From Trier

Purple, green, and yellow lights sparkle in reflection on the rain-soaked cobblestone. We arrive in a group, but a sudden downpour sends everyone scattering. Everyone but me, of course, so despite the diminutive heart the oldest city in Germany, I quickly find myself alone in Trier.

It is a beautiful city to explore. Across from the Cathedral of Trier, men begin work on stalls for the Christmas market. I wander past them to the giant doors.  I hold no love for Catholicism itself, but still, there is an allure to the divine. The cathedral itself is ominously beautiful. Gargoyles hang from the outcroppings, and old saints stare down in stony judgment.

Inside, the silence is as heavy as the stone it echoes across. Gregorian chants ebb and flow faintly, like dark currents through the quiet.  The sun begins to fall outside, adding to the somberness of the moment. A single rose lies drying on a slab behind the central Christ in the West Choir, where nearly fifty marble angels hang in centuries old still-life.

Across the cathedral, another statue stands in a corner – an intricately carved grim reaper, a scythe of marble as sweeping as any blade made for harvesting wheat.  I feel no need to offer prayer, but I do feel one to listen.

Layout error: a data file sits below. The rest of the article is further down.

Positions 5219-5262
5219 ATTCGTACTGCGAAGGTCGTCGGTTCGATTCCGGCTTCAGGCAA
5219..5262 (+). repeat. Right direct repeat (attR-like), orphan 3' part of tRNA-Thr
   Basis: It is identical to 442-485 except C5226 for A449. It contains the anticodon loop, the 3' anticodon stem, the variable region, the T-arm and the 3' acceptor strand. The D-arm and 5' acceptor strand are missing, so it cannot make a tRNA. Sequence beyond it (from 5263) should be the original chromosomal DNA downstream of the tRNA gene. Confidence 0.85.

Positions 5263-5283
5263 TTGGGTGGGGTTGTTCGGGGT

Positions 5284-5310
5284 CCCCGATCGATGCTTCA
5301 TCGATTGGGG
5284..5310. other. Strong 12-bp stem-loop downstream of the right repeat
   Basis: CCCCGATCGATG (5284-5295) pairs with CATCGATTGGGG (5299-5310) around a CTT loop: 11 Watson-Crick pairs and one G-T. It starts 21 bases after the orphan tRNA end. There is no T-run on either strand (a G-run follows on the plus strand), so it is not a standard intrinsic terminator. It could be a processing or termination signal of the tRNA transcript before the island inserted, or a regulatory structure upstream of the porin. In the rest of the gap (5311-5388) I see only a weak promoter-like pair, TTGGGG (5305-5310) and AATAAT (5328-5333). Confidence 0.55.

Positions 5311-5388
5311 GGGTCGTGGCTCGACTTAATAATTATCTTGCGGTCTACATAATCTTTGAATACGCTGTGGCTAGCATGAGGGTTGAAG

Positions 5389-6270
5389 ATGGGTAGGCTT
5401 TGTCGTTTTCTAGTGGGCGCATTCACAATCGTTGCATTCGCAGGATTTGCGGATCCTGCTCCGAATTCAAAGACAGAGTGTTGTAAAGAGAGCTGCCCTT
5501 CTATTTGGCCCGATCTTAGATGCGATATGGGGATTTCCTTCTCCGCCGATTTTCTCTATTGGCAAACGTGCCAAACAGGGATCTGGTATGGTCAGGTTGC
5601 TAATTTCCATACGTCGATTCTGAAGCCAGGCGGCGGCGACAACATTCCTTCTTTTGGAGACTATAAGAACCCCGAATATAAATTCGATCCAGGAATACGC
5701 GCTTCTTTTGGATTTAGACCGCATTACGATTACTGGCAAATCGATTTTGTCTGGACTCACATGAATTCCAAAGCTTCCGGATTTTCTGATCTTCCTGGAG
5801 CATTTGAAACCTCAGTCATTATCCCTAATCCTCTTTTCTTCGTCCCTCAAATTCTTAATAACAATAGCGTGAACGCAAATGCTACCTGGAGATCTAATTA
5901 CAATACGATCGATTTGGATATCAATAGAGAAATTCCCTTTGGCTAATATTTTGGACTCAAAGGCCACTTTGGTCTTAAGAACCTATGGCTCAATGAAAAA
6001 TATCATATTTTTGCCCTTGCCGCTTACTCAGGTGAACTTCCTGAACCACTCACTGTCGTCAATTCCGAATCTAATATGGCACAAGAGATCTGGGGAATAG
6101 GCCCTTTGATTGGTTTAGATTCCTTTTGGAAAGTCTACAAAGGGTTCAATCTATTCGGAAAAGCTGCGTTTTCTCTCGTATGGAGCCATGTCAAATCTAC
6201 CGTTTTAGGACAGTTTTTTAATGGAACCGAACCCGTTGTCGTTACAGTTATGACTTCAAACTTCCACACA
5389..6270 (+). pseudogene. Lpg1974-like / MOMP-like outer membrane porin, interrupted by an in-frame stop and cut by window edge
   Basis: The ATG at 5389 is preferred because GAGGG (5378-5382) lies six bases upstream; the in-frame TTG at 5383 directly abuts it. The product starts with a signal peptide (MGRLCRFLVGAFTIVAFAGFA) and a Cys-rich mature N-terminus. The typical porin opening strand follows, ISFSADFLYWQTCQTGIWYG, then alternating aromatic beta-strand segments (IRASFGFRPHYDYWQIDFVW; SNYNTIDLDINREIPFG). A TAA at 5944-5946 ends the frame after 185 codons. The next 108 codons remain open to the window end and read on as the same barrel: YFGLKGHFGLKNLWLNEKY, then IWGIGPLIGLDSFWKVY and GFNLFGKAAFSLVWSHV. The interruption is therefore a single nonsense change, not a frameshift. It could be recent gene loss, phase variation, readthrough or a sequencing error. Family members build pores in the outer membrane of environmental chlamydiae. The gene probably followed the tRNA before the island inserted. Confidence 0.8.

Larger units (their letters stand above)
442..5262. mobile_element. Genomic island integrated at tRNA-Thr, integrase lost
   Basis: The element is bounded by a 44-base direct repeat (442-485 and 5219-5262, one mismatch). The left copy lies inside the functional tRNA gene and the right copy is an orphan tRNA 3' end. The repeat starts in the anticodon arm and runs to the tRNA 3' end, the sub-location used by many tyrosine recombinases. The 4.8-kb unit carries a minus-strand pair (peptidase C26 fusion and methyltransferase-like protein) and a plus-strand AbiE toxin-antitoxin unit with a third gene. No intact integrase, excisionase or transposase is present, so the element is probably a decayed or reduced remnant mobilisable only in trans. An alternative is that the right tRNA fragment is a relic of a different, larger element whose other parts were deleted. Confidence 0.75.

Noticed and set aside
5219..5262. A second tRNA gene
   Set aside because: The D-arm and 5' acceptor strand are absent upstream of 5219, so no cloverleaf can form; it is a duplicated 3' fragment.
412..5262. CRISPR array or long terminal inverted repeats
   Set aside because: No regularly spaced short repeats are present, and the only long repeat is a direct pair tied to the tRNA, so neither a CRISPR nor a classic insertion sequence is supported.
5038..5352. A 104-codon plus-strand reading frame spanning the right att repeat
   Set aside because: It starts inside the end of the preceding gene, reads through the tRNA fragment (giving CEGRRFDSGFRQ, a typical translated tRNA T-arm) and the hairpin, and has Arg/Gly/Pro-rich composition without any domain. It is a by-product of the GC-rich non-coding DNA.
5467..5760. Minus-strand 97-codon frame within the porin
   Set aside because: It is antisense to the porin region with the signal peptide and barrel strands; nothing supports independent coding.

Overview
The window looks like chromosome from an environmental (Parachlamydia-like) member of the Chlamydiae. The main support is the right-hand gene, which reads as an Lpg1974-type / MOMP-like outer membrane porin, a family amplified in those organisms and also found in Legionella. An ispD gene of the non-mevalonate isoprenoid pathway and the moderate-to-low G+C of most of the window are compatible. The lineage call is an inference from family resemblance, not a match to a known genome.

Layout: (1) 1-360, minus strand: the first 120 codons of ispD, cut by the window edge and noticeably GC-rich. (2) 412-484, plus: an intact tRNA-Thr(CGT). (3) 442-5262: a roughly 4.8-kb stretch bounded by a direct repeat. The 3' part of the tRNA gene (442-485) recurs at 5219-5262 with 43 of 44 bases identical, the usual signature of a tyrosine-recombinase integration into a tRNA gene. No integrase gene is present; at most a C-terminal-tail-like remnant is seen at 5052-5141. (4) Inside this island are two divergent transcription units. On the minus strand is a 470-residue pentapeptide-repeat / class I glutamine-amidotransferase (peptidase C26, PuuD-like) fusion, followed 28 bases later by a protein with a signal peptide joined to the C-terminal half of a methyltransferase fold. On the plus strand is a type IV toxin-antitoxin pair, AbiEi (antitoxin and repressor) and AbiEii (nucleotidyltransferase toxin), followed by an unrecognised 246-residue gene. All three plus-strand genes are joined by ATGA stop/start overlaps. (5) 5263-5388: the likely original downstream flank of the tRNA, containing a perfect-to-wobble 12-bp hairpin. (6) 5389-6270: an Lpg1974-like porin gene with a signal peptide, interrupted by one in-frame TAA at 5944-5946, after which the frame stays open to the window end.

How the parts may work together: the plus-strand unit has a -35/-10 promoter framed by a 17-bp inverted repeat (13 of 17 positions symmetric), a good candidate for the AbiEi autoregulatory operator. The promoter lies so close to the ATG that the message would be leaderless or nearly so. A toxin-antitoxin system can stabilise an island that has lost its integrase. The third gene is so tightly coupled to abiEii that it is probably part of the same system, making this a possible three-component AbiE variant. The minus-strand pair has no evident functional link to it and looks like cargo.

Back outside, the sun drops more quickly. I pick my way through the Roman gardens and then meander down a few more dark side streets. The chill sets in as the wet air works its way past my scarf and into my inner layers, though to be honest, it’s not even really that cold.

The old Roman gate, the Porta Nigra, looms in the dark.  I pick my way through the shadows, past a couple making out in the darkening corners of the arch, and then suddenly I am back in the square.

Headphones in, I snag a beer and a brat for the walk. I’ll finish the night in a tiny bar, still isolated from the group, but that’s an entirely different story for another time.

As always, get out. Explore your world.

I hope the pictures below do some of this justice.




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